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Re: Channel sessions

From: olafBuddenhagen
Subject: Re: Channel sessions
Date: Wed, 1 Aug 2007 12:32:26 +0200
User-agent: Mutt/1.5.16 (2007-06-11)


On Thu, Jul 26, 2007 at 09:24:32PM +0200, Carl Fredrik Hammar wrote:

> My solution is simple enough; they should all be implemented in
> channels (as opposed to being implemented in channelio.)  This will be
> more general and give the user more control.  The downside is that it
> will be a bit more unwieldy, almost every translator will introduce a
> chain of channels at a time, instead of just one.

What is the reason for this decision? My feeling is that I should be
able to individually express every single element of a channel stack
with a distinct translator...

Well, maybe I just didn't get your meaning right.

> Multiplexors are primarily used to gain multiple sessions to exclusive
> access devices and also balances io over sub-channels.  E.g. they
> multiplex in both directions.

Why do you want to merge these functionalities? They seem totally
independant -- I can't think of any situation where one would want to
use both together.

Maybe there *are* cases where you need multiple inputs and multiple
outputs in a single component, so it's probably reasonable to leave this
option open; but I don't think it should be used in any of the standard

Also, "multiplexer" is a bad choice of name, as this term is already
used for a specific kind of translators.

> I have identified two generally useful multiplexors.  The simpler one
> I will just call a `tee'.  It simply forwards each read and write to
> it's children, to whichever is most responsive or cyclicly if they are
> equally so.
> More interesting perhaps is a `broadcast' multiplexor, which forwards
> any input to all it's children and output to all clients in the order
> received.

I'm not sure I fully understand your descriptions; but it seems to me
that what you call "broadcast" is more or less what I was proposing as
"tee": It takes one input stream and creates several indentical outputs
from that -- just like the UNIX tool tee. What you call a "tee" on the
other hand seems to be a simple fifo.

Of course, if merging and splitting are distinct as I suggested above,
one actually gets four distinct base functionalities, with two variants
of each of tee and fifo: One multiplexing several devices for a single
client, and one multiplexing several clients on a single device...

This brings up another problem: The fact that for some kinds of
channels, input and output are rather independant, and may be handled

For networking, the situaiton is probabably rather clear. Doing load
balancing on several backend devices for example has a logical symmetry:
If output packets from the client are balanced among several devices,
input packets from the devices probably simply should be interleaved for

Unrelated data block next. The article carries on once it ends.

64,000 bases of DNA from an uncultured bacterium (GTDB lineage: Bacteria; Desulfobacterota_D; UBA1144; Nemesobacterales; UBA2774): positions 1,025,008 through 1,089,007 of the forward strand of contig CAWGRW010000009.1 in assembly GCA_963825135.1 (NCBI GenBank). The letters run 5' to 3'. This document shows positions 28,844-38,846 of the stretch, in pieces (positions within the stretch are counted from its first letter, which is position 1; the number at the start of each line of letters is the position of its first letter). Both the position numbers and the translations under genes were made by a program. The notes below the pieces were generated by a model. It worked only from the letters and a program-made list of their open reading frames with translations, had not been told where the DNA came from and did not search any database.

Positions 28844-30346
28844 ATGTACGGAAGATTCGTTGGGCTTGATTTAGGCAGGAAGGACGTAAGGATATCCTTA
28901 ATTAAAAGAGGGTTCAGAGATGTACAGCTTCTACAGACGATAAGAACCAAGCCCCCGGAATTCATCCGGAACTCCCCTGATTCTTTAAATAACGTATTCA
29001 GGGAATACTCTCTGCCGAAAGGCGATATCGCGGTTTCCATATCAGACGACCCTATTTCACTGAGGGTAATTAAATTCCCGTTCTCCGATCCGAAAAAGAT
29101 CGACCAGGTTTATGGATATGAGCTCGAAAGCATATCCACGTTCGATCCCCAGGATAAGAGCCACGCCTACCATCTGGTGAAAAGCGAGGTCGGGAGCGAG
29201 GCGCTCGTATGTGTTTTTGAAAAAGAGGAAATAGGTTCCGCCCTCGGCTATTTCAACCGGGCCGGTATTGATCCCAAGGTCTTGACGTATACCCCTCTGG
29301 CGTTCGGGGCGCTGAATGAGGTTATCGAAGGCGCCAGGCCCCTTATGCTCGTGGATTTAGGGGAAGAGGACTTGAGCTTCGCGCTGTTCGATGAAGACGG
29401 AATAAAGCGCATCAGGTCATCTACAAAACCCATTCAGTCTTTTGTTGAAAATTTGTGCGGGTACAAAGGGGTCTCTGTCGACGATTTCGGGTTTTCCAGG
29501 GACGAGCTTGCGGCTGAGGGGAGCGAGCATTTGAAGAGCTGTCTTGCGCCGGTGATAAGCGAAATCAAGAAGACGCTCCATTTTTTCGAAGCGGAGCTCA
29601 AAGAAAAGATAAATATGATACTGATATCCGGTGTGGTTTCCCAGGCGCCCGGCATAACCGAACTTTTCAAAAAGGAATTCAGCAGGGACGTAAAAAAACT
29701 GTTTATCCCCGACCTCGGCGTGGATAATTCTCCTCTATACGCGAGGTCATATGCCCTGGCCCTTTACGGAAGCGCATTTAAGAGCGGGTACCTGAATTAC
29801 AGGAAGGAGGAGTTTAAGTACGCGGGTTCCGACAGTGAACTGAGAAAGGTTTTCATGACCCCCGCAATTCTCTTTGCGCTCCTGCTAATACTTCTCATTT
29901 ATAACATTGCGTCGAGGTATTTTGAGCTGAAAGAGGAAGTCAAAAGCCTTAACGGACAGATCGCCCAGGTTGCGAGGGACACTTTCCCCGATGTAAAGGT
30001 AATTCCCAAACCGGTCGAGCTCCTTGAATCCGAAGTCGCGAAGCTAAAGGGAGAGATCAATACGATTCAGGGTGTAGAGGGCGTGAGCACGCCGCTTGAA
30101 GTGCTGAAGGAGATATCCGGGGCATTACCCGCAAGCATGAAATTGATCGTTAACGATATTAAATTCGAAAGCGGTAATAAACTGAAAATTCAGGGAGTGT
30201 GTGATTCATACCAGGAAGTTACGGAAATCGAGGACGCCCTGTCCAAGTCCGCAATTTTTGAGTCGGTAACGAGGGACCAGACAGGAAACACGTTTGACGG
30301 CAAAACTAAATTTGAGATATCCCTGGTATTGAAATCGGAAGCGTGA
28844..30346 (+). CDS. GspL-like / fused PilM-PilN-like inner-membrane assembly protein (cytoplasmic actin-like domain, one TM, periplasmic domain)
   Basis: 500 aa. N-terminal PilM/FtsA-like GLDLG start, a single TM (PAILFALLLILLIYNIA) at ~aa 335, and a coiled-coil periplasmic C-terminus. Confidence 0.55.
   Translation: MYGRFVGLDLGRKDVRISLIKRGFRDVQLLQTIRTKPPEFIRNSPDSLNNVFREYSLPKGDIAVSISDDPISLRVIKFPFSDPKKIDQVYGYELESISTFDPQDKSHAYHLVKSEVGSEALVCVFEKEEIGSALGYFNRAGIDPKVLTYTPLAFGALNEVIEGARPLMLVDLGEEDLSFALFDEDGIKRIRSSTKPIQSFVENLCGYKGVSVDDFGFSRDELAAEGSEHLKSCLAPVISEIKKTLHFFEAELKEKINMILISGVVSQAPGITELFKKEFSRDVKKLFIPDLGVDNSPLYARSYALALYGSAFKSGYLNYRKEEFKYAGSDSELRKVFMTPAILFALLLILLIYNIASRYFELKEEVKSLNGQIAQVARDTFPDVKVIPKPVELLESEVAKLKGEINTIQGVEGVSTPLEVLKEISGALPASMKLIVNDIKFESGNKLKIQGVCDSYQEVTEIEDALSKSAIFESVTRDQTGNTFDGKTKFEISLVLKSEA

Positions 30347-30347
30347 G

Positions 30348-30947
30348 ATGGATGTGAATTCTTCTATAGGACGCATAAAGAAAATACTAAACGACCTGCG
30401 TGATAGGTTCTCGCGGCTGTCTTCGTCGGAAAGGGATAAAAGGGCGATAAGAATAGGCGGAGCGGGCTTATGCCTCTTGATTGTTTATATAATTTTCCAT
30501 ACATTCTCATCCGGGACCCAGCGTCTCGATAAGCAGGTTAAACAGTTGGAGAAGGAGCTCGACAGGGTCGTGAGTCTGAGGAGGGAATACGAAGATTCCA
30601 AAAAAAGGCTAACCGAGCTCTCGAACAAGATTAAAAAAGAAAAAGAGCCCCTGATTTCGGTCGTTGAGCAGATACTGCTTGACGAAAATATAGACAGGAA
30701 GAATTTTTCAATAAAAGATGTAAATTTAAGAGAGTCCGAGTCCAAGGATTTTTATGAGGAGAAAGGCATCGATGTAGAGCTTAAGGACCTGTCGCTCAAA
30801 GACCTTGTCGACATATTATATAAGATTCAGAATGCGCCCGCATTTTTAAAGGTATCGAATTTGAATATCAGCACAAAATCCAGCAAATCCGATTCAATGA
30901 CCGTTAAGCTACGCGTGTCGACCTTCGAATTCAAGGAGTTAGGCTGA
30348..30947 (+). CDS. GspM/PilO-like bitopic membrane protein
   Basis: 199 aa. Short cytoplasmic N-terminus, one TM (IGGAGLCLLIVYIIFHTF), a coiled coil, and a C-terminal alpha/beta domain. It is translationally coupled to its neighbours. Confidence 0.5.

the client.

For audio however things get more complicated. One possible situation
could be mixing output of several clients, and copying input to several
clients. But other setups are also possible: One might want to mix
output, but enforce exclusive access for input; or the other way round.

A simpler case of asymmetry would be if one wants to apply one filter
for output and a different one for input. This can be easily achieved by
stacking one module that only handles the output and passes through the
input, and another module only handling the input. But the situation is
much trickier if you have to do multiplexing.

I can think of several approaches for that. One possibility is, if you
have a module that merges outputs for example, i.e. from all the client
outputs generates only a single output stream to the device, to simply
pass through all client inputs as distinct streams (channel instances).
You could then put another translator below that, which for example
duplicates all the inputs from a single device stream, and directly
passes through the output stream.

Another possibility would be making the input/output split explicit,
using a dedicated pair of modules for that: First you have a module that
splits each client session into an output stream and an input stream,
forwarded to different backends. The output and input backend then could
be implemented by totally distinct translator paths (sitting on
different FS nodes). Finally, the other dedicated module would merge
output and input stream again and forward them to a common device

(The input/output splitting and merging modules might be useful in other
situations as well...)

The above may be the most elegant and transparent solution, but could be
a bit cumbersome due to the many translators one needs to set
explicitely. Yet another variant could be using a single special
translator that internally splits output and input, and passes them to
two extra modules specified as command line parameters.

Seeing the complexity of all this, and considering that you have to
deliver working code in only a few more weeks, maybe you should just
leave these issues open for now, and concentrate on the basic
functionality. But that is something you need to discuss with Richard
I'd say...


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